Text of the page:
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Why do network speed mismatches create problems with shallow buffered switches?

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Applies to

  • All NetApp products
  • TCP Communication
  • CIFS, NFS, and iSCSI

Answer

  • Switches often marketed as "Cut-Through" or "Ultra-low latency" switches have shallow port/ASIC buffers.
  • A shallow buffer switch is considered shallow when the buffer is less than Bandwidth Delay Product (BDP).
  • When translating speeds from a faster medium to a slower (100Gb/s to 10Gb/s for example, or 10Gb/s to 1Gb/s), buffering is required but insufficient to handle these link speed translations.
  • Packet loss degrades performance due to how TCP operates.
  • To resolve this condition:
    • Ensure both the sender and receiver have equal speeds, and if bonded in a LACP bond, equal amounts of ports in the bond.
    • Also, ensure the network path is not slower than sender or receiver.
    • If multiple senders feed into one receiver (multiple clients to a single storage system for example), more bond links may be needed between connecting switches.
    • Open a ticket with the network vendor if more assistance is needed to resolve the issue.

Additional Information

  • Bandwidth Delay Product
    • The product of a data link's capacity (in bits per second) and its round-trip delay time (in seconds). The result, an amount of data measured in bits (or bytes), is equivalent to the maximum amount of data on the network circuit at any given time, i.e., data that has been transmitted but not yet acknowledged.
    • The bandwidth-delay product can be estimated by multiplying the ports link speed (in Bits per second) divided by 10, with the round trip time under load across the switch - typically in the order of around 1 millisecond: 40 Gbps / 10 ~= 4 GB/sec * 0.001 sec = 4.2 MB buffer memory. The round trip time includes not only the propagation delay of the wires, and the switch latency, but also any buffering within the switch, the host or the storage system while exchanging traffic. A switch that switches between different link speeds should provide buffer memory in this range on the participating ports.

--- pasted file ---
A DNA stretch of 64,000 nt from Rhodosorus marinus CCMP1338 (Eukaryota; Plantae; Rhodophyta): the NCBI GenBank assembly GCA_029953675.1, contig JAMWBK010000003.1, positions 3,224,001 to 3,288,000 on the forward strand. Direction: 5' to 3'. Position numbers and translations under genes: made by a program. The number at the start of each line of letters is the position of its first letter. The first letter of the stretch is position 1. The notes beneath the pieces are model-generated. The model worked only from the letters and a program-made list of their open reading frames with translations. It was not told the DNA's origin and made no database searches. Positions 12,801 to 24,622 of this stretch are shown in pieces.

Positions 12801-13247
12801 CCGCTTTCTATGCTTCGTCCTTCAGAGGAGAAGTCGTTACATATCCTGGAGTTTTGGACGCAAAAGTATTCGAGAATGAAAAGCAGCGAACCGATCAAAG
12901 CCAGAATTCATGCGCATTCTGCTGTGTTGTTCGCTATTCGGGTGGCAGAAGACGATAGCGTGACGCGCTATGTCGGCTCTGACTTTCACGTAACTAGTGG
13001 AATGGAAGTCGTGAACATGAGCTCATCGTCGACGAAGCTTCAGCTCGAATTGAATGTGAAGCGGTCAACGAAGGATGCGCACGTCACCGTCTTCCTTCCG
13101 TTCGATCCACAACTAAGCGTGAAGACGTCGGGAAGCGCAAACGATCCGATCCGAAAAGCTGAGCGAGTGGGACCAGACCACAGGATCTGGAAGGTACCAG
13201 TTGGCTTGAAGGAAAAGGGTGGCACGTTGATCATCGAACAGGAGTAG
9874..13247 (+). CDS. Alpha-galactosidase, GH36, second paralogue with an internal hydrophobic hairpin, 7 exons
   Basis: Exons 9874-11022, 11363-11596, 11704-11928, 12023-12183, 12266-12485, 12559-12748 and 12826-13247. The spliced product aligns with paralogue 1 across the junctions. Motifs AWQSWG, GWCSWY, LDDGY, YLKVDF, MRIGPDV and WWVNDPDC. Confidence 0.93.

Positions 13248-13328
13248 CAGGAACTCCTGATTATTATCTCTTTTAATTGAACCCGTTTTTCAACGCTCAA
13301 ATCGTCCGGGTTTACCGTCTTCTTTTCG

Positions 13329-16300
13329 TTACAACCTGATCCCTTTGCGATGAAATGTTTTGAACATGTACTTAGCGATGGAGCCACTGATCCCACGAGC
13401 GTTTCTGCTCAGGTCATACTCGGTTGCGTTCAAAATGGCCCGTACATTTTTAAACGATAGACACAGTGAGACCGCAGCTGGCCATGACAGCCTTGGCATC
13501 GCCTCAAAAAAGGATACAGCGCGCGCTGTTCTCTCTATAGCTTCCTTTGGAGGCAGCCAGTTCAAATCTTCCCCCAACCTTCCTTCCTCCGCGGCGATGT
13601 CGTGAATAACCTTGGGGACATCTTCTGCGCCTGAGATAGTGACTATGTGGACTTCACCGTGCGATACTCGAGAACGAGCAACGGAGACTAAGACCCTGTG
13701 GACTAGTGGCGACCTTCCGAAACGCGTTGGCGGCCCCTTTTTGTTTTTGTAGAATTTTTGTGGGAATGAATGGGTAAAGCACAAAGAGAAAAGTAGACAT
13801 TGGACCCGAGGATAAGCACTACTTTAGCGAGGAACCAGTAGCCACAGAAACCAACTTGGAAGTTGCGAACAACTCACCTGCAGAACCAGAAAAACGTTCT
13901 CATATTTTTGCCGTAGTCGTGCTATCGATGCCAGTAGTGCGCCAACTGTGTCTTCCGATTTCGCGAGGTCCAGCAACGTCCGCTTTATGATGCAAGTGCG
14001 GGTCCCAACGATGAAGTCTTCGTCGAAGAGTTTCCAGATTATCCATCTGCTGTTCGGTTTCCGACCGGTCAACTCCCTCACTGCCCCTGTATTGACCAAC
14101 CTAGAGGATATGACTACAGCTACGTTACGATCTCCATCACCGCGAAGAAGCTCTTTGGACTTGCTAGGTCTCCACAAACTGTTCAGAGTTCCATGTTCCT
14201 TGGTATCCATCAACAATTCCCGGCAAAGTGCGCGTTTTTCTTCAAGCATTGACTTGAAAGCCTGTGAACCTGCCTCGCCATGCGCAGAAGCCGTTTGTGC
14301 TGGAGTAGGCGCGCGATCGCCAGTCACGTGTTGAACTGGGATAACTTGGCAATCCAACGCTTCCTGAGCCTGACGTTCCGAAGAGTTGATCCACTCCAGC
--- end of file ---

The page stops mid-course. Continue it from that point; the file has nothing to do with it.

• In Cisco switches, this will be designed on the show interface command as input discards or output discards. For example:
    • Ethernet1/15 is up
       Dedicated Interface

        Hardware: 1000/10000 Ethernet, address: (ommitted)
        Description: Cluster Node 15
        MTU 1500 bytes, BW 10000000 Kbit,, BW 10000000 Kbit, DLY 10 usec
        reliability 255/255, txload 1/255, rxload 1/255
        Encapsulation ARPA, medium is broadcast
        Port mode is access
        full-duplex, 10 Gb/s, media type is 10G
        Beacon is turned off
        Input flow-control is off, output flow-control is off
        Rate mode is dedicated
        Switchport monitor is off
        EtherType is 0x8100
        Last link flapped 1week(s) 4day(s)
        Last clearing of "show interface" counters 00:48:16

        42 interface resets
        30 seconds input rate 1028568 bits/sec, 504 packets/sec
        30 seconds output rate 6245824 bits/sec, 856 packets/sec
        Load-Interval #2: 5 minute (300 seconds)
          input rate 919.41 Kbps, 417 pps; output rate 5.89 Mbps, 742 pps
        RX
          137789441038 unicast packets  1137881 multicast packets  168522 broadcast packets
          137790747441 input packets  398042347738746 bytes
          44682377059 jumbo packets  0 storm suppression bytes
          0 runts  0 giants  0 CRC  0 no buffer
          0 input error  0 short frame  0 overrun   0 underrun  0 ignored
          0 watchdog  0 bad etype drop  0 bad proto drop  0 if down drop
          0 input with dribble  465262 input discard
      <-------465k discards in 48 minutes, 16 seconds, or ~161 per second average
          0 Rx pause
        TX
          181286566439 unicast packets  59885021 multicast packets  3752105 broadcast packets
          181350203565 output packets  534820871246236 bytes
          54004919525 jumbo packets
          0 output error  0 collision  0 deferred  0 late collision
          0 lost carrier  0 no carrier  0 babble 0 output discard
          0 Tx pause